"Sincerely, your favorite fan", actors, directors, movies

Dear Quentin Tarantino,


No, QT, I can’t claim to be your favorite fan. There are a million men ahead of me that idolize you from afar. You are way too violent and perverted to be sexy or arresting. So what is it about your work that makes me head to the theaters in anticipation? The answer came to me yesterday–you remind me of my brother.


I just turned 51 and Quentin you will, too, in March. Happy Birthday.

My brother and I were playing buddies growing up. When he was young, he bought with his allowance several five-inch, jiggly, tortured men with emaciated rib cages, bulging eyes, swollen tongues, and then he’d have conversations with them while sticking them with pins like he was the inquisitor in Poe’s The Pit and the Pendulum. 

rackham_poe Arthur Rackham

He loved to play war, setting up the sides of plastic soldiers with the sharp-shooters poised on boulders waiting to pick off the frontal assault. Our time was always outdoors and the view from the tree tops was liberating. Lighting firecrackers in February, rolling down hills in empty drums, tying June bug legs to a string to watch them fly around in a circle, scratching sticks on a screen to create spears for a war with neighborhood kids. Hanging Barbie from a tree and trying to hit her with stones from a slingshot. Making a trident and at the muddy creek, bringing back a pillowcase of bullfrogs for frying their muscled legs. Sticking your hand in dark waters and wiggling your fingers to see if a carp would bite. Sprinkling salt on leeches stuck to your calves when you came out of the lake–these are the memories I have with my brother.


I wonder, Quentin, if your childhood was like mine. My uncle smuggled us into the trunk of the car and we went to the drive-in and saw the spaghetti westerns and the Kung-Fu films that influenced you. The funk, the mafia, and the quest of the underdog who seeks revenge and rises above insurmountable odds. All that 60s and 70s bad cinema you reclaimed and reinvented into new art. That’s quite an achievement.

I wonder what kind of childhood you had? My brother grew up and has always been an excellent outdoorsman. We all thought he should have enlisted to become a Navy Seal or Ranger. He is a successful businessman. But, if there’s an invasion, he’s  prepared. At the very least, QT, I can say, my brother is a character right out of one of your movies. You both are weird, super-smart, passionate, and sweet.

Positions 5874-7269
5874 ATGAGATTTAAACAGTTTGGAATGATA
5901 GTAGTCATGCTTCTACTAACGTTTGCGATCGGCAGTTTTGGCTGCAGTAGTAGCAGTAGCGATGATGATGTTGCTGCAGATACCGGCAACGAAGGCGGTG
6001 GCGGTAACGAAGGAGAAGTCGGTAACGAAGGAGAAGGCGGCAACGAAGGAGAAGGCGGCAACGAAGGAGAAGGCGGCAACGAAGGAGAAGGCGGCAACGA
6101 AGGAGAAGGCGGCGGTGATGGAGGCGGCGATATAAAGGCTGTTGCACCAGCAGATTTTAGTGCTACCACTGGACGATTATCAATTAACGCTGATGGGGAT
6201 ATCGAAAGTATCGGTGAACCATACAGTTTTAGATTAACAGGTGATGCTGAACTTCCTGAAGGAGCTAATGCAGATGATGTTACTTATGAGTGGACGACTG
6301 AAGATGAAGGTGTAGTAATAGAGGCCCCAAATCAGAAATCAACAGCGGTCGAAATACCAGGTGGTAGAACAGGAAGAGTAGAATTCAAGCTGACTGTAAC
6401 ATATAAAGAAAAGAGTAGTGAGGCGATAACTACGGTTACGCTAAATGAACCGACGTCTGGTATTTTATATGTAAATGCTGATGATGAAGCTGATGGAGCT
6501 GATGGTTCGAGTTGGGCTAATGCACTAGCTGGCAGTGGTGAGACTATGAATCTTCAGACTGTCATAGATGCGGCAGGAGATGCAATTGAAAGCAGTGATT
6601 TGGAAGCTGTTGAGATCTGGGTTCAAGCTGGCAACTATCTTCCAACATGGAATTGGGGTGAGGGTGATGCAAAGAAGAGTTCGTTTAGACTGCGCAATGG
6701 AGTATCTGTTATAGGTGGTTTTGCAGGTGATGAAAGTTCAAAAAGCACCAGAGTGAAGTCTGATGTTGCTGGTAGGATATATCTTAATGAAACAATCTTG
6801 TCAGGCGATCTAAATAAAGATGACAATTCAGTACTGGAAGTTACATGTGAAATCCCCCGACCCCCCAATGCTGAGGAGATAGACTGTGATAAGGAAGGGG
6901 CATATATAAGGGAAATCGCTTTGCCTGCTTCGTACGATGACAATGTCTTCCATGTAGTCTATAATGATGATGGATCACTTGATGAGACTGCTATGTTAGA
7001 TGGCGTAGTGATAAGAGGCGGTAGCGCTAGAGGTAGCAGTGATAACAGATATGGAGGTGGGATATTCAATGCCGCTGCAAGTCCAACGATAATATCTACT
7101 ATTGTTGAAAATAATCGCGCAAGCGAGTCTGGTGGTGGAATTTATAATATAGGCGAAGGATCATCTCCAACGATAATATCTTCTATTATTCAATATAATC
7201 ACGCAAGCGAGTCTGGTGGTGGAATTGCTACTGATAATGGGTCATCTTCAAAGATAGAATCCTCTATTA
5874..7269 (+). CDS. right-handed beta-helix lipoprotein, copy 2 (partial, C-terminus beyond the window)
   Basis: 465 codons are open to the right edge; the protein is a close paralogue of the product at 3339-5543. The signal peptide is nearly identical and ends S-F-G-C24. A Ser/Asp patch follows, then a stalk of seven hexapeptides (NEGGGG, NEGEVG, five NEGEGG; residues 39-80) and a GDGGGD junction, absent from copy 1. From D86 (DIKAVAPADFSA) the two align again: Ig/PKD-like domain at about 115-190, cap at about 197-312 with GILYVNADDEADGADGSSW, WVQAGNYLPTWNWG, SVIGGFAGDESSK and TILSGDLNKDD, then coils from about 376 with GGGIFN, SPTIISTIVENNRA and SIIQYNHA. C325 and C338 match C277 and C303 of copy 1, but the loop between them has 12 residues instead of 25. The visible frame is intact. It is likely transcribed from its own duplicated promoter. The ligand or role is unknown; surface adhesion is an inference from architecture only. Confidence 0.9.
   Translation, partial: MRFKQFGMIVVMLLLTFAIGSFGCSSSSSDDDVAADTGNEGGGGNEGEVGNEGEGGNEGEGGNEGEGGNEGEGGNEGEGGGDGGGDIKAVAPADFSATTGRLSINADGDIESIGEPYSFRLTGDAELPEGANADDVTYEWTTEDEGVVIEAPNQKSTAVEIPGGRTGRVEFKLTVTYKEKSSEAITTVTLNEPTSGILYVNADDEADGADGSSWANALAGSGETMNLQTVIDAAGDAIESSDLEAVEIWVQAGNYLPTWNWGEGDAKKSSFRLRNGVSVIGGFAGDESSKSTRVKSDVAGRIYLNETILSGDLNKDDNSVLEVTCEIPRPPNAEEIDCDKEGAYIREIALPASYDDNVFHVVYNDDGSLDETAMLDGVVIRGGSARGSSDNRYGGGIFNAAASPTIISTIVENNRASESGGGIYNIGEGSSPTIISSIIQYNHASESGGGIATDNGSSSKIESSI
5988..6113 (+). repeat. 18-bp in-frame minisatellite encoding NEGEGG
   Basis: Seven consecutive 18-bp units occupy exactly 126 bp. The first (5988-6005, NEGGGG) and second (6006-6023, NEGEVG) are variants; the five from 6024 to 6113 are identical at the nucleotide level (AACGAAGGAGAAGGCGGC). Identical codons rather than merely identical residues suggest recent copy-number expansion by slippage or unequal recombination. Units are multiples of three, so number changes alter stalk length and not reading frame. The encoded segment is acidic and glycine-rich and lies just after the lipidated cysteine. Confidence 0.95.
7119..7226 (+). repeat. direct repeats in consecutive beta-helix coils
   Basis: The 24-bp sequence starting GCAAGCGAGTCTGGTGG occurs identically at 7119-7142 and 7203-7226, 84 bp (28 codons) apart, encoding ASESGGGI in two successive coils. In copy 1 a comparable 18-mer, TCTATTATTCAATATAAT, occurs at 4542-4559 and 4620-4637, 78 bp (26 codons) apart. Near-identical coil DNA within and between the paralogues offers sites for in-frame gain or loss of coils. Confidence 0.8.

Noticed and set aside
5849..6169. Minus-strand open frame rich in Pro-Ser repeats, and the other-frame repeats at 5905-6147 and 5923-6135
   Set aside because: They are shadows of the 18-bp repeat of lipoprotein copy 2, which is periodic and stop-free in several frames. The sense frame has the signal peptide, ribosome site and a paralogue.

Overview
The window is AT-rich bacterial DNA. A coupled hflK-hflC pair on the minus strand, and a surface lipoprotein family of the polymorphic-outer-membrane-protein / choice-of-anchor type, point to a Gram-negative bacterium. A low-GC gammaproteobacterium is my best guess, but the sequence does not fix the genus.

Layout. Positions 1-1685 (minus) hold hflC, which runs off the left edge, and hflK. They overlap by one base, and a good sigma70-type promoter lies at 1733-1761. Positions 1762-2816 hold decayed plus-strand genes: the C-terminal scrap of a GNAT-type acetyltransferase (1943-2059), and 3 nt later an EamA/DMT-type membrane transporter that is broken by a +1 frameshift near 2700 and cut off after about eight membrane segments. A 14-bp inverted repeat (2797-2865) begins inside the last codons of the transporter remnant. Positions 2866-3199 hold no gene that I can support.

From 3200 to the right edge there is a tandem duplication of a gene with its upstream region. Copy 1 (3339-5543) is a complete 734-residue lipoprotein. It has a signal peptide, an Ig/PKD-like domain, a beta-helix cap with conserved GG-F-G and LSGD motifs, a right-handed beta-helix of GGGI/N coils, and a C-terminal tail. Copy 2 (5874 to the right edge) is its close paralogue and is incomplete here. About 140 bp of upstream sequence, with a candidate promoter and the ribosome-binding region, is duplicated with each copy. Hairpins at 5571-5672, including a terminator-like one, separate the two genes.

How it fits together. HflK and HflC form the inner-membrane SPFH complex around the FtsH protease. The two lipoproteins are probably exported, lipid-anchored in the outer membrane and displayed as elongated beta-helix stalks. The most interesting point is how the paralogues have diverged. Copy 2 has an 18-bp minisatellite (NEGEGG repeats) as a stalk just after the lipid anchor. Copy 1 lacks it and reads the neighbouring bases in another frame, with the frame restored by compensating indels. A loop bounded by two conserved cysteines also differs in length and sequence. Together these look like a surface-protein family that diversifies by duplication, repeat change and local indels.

I love how you portray women as badass strong and beautiful and give them large roles. They are scary, but preferable than mousey and dependent arm candy. You have to admit, women, the world wouldn’t be so scary if you had mastered the Hatori Hanzo sword when Budd came calling.

While there are several of your films that go into the over-the-top bloody realm I fail to appreciate, there are many I admire because your gift for creating the most bizarre and believable characters in cinema are in the forefront. That is your true strength.

You manage to get inside of an actor’s head and extract an unusual, brilliant side of them. Your ability to write scripts that combine quiet, polite conversations around explosive action make your films thrilling. Your non-linear plots are interesting.

Can’t wait for your upcoming western The Hateful Eight reported to pay tribute to The Magnificent Seven. When you create intelligent scripts with extraordinary characters and back off the blood and guts, I clap harder than anyone.


Your Favorite Fan 

25 thoughts on “Dear Quentin Tarantino,”

  1. Great post. I gotta say I think I loved the part about your life with your brother more than thinking on QT. WONDERFUL memories of a time before video games, iPads, iPhones, etc. A time when kids spent the majority of a pretty day outside appreciated those things about the world you mention.

    As for QT I’m very lukewarm on the guy. I know he’s automatically treated by many as one of cinema’s greatest filmmakers. Personally I think he often times gets too wrapped up in his own style that he goes light on the substance. I really think some of his stuff is fairly lightweight. On the other hand he can show signs of absolute brilliance.


    1. Yes, I think he’s probably an egomaniac, but what do I know. When he’s brilliant (like Inglorious Basterds and Kill Bill 2 and Pulp Fiction) he’s so interesting to watch and listen. I guess I really like him as a screenwriter and as a director what he gets out actors other directors can’t seem to reach. He always makes me nervous when watch his films. As far as my brother and I, I was thinking about how someone my age and how raw imagination and the games we played influenced how I look at the world. Thanks Keith, for your comments. I appreciate it. Go Denver.